Traffic noise in Riverbend renders backyard 'almost useless,' says resident

Riverbend's 18th Street in Calgary's southeast went from a dead-end street to freeway-like conditions within a few years — but now fed-up residents want to discourage cut-through traffic.

Many in the neighbourhood say they are fed up with noise, safety concerns and congestion

Resident Jill Frischholz says her backyard is rendered useless because of all the noise from 18th Street due to motorists cutting through Riverbend. (Colleen Underwood/CBC)

Riverbend's 18th Street in Calgary's southeast went from a dead-end street to freeway-like conditions within a few years — but now fed-up residents want to discourage cut-through traffic.

For commuters in Calgary's deep south, the main route north is Deerfoot Trail — unless traffic along the freeway jams up because of merging problems, collisions or heavy volume during rush hour. Then many folks living in Seton, Mahogany, McKenzie Lake, McKenzie Towne, Auburn Bay and Cranston weave through alternate routes.

But Riverbend residents complain too many are racing through a short-cut that includes 18th Street S.E.,  which has evolved from a quiet residential street to a busy thoroughfare that connects commuters to Glenmore Trail, or even further north into Ogden.

All that traffic passes by the back of Jill Frischholz's home that she bought 13 years ago.

"We always joke, Riverbenders slow down, we live here," said  Frischholz.

It's the people that commute through the neighbourhood, that just, they  don't care, they just don't have faces to the homes here, and they drive very recklessly through the neighbourhood.- Jill Frischholz , Riverbend  resident

A few  years ago, Frischholz's then 16-year-old daughter received a minor concussion when she was struck by a vehicle while crossing at a crosswalk on 18th Street.

"It's the people that commute through the neighbourhood, that just, they don't care, they just don't have faces to the homes here, and they drive very recklessly through the neighbourhood.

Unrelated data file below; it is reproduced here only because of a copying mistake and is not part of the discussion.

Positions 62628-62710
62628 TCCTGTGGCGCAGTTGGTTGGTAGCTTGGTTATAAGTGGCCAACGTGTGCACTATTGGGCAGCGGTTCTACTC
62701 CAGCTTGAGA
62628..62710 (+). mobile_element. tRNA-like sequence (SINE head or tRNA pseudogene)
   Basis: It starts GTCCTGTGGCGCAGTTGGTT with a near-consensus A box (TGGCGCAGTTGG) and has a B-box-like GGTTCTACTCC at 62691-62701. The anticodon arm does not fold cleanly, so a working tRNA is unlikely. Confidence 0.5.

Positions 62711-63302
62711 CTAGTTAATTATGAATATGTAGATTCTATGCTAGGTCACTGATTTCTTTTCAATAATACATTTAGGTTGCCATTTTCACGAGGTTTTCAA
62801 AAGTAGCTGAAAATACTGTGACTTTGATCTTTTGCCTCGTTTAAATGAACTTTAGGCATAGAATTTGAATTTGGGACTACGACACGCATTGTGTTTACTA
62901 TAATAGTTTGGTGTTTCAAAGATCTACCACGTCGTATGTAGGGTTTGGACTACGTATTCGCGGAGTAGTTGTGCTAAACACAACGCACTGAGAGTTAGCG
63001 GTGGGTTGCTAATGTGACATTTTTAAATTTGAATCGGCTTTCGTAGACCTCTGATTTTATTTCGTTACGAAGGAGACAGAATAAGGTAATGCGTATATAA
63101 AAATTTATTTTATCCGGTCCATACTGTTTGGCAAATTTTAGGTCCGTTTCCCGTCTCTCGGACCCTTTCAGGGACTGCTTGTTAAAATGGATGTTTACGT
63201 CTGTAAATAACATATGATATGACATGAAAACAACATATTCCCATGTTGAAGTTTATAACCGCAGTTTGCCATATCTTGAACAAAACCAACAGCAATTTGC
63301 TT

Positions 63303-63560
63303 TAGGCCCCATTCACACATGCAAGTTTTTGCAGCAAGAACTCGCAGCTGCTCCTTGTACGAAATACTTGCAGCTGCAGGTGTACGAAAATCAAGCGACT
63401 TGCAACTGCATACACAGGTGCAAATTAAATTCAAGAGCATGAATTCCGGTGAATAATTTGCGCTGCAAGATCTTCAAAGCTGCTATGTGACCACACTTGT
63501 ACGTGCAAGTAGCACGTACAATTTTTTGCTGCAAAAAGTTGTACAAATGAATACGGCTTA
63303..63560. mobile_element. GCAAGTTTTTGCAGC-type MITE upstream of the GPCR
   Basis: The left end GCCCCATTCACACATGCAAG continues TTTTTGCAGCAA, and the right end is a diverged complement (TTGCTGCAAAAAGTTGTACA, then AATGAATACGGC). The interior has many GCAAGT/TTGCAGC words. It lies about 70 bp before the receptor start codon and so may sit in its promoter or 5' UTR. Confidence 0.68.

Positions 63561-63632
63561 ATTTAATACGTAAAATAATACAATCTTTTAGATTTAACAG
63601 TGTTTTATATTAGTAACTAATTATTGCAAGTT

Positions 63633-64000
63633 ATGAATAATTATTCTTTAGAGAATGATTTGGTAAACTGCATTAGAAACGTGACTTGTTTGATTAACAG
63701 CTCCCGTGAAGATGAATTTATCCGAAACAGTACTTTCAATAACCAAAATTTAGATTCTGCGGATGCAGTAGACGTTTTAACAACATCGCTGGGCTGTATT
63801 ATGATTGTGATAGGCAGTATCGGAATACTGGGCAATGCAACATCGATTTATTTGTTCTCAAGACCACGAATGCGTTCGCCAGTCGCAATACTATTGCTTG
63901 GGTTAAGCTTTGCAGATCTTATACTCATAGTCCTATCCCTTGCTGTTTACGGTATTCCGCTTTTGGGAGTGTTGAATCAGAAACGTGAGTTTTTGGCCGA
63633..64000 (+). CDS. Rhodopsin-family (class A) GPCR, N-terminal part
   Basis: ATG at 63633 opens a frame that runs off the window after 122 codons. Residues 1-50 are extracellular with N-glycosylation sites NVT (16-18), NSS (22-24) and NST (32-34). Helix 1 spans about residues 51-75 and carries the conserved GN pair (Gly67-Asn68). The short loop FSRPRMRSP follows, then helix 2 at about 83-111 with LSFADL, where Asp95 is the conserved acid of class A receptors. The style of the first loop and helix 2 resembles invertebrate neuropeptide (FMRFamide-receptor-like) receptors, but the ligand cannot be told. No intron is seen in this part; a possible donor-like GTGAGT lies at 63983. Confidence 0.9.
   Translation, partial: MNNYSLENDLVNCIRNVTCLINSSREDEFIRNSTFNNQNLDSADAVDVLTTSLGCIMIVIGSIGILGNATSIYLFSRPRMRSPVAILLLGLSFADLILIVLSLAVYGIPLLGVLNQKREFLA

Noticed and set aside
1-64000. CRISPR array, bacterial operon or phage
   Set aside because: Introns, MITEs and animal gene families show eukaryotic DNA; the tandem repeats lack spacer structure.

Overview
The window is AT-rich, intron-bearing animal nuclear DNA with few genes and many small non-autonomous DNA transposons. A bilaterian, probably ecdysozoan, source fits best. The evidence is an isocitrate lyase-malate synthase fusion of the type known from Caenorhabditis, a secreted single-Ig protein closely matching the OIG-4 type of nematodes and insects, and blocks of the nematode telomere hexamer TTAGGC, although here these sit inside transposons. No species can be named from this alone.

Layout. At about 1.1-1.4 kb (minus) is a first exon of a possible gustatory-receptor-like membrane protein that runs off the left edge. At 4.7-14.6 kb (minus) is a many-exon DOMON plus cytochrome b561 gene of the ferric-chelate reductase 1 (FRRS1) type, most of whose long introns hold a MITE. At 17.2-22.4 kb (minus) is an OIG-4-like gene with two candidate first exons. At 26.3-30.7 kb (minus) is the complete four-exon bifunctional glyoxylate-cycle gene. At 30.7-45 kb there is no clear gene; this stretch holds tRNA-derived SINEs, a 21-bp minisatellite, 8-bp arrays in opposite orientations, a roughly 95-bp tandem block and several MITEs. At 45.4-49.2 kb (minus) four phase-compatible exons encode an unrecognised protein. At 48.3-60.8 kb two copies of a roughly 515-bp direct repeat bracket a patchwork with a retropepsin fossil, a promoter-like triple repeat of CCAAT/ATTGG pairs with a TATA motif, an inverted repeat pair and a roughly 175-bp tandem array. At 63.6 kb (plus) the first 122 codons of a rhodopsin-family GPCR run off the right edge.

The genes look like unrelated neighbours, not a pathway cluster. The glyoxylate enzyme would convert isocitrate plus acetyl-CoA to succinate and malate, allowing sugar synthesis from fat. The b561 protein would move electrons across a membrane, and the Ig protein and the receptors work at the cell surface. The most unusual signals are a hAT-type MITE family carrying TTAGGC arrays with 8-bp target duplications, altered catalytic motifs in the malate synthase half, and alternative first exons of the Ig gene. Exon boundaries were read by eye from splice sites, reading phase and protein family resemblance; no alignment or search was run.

29,000 vehicles a day soar to 43,000

The southeast street used to be a dead-end road in Riverbend. That was before Quarry Park was built immediately south of the community. The city extended the road several years ago to allow for better access into the new community. 

According to the city traffic flow counts, in 2007, when 18th Street was a dead-end road,  29,000 vehicles per day were counted at the north end near Glenmore Trail.

In 2012, after 18th Street was extended, it went up to 37,000.

And by 2017, it reached 43,000 vehicles per day.

'Ridiculously long' lights aggravate drivers

Paul Sztogryn, wearing a baggy, blue T-shirt and shorts, walks up while I'm taking photos where 18th now crosses into Quarry Park. 

He says he liked it better the way it was before.

Paul Sztogryn points to what used to be the end of 18th Street S.E., which now extends farther south to Quarry Park. (Colleen Underwood/CBC)

"There was three-way stop and that was all field over there," said Sztogryn, pointing to what is now the community of Quarry Park, built immediately south of Riverbend, and which once contained a gravel pit.

"These lights are way too long, ridiculously long," said Sztogryn, talking about the lights at 18th and 21st streets.

"It kind of aggravates people, and they sit there and they sit there and they sit there and sometimes there's no cars coming and they have to wait."

'It keeps getting worse and worse'

Increased traffic and difficulty getting out of one's side street or cul-de-sac are common complaints to community representatives.